Timur Anufriev, Innopolis, educational track “Programming and Information Technologies”

To me, the tasks we were presented with kept a good balance. You didn’t have to solve everything to get to the winter school and, consequently, the second stage of the competition. I didn’t do any preparation because I was confident that I’d manage either way. The only thing I did was to look at demo-tasks we were given in advance.

"It's Your Call!" winter school

The on-site round’s tasks were on the same level with those of the qualification round. I generally love to solve sports programming tasks, but here I especially liked the task on the Huffman code. The description of the task explained how to build it, the only thing required from you as a participant was to just understand it and implement it. So the competition not only allowed you to test your strengths, but also to learn something new at the same time.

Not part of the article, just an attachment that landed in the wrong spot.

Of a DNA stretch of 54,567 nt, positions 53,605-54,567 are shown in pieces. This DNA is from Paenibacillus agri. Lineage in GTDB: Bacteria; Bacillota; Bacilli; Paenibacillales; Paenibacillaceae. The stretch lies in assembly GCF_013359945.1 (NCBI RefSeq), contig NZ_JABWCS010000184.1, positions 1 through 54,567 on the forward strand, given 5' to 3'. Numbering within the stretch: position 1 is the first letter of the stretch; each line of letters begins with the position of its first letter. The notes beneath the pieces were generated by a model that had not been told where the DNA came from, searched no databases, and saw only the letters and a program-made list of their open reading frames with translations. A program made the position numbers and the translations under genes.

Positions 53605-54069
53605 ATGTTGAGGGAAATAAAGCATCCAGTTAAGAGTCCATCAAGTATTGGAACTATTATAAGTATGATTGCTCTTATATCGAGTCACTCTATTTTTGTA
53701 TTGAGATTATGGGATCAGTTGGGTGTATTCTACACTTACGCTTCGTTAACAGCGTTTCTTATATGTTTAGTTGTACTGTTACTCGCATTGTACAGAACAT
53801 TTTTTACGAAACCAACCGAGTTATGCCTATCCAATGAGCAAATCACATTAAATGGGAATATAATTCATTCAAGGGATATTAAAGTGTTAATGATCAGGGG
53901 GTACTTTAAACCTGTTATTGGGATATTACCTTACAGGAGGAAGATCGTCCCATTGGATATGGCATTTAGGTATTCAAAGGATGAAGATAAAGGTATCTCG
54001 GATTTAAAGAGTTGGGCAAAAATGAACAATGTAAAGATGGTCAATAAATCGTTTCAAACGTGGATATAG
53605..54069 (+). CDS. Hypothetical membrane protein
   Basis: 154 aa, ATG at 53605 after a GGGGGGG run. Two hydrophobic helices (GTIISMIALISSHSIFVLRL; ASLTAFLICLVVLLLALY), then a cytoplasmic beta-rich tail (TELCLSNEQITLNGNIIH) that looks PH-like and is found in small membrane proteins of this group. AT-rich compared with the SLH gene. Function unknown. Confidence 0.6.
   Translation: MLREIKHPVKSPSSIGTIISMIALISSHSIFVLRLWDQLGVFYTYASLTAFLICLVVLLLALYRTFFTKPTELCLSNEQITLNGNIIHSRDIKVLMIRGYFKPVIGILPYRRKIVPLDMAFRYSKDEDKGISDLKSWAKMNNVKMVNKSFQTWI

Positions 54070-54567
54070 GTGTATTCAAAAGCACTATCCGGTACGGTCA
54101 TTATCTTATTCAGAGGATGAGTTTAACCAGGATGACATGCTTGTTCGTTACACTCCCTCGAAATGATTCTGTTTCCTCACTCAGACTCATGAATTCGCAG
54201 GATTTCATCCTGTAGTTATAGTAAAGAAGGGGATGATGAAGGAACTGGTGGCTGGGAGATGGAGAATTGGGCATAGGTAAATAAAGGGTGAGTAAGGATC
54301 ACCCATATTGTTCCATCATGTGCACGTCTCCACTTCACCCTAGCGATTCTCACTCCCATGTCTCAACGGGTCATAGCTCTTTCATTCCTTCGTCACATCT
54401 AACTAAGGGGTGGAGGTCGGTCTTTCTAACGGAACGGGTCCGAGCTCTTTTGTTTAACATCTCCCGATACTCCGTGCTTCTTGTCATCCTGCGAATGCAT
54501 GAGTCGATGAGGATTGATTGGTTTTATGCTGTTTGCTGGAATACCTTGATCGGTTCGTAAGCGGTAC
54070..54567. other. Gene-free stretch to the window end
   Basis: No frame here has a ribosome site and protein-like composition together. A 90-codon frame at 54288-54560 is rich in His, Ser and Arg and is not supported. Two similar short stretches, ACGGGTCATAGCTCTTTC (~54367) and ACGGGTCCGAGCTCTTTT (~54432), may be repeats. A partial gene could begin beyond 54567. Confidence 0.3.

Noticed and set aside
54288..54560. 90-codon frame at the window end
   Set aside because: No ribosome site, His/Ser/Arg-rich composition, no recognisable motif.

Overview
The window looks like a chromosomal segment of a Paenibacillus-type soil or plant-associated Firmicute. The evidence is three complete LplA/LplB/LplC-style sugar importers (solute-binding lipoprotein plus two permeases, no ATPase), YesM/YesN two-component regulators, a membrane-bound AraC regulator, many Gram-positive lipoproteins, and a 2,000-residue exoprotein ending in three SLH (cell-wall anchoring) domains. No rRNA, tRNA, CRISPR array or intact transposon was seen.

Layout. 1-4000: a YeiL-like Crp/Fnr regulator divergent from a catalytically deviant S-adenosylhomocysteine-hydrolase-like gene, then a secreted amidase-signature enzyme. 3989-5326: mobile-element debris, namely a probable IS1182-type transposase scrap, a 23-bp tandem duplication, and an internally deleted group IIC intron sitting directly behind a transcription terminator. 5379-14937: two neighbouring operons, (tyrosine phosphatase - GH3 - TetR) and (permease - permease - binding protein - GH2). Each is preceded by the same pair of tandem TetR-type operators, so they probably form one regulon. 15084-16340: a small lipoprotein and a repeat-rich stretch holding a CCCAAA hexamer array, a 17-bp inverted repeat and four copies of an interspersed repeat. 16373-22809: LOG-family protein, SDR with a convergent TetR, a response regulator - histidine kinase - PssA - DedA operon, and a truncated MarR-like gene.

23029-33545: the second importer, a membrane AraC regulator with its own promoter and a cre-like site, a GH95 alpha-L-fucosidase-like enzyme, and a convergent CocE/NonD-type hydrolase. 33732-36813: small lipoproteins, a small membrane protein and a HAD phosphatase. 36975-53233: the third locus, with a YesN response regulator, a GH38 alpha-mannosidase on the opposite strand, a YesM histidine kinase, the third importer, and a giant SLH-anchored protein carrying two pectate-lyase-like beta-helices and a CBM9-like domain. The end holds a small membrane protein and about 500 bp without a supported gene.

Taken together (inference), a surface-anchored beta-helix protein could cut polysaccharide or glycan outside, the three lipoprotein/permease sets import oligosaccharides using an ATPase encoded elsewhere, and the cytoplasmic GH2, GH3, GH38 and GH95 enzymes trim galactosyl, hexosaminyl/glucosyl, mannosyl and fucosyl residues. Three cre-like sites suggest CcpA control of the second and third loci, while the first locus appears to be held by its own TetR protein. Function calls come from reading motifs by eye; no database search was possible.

I haven’t decided where I want to apply to next. Of course I would like to find a good job after I graduate from the university. I still have two years of studies left though, so everything can change until that.

My expectations didn’t come to pass in the sense that I planned to solve all four programming tasks in half and hour, and then deal with the theory. In reality, it took me a whopping two hours to solve all these tasks. I’ve no idea what held me back: maybe I didn’t have enough experience, maybe I was inattentive, or maybe the odds were against me, I don’t know.

Alena Samoylenko and Alexander Kovalev, Volgograd State University, educational track “Photonics”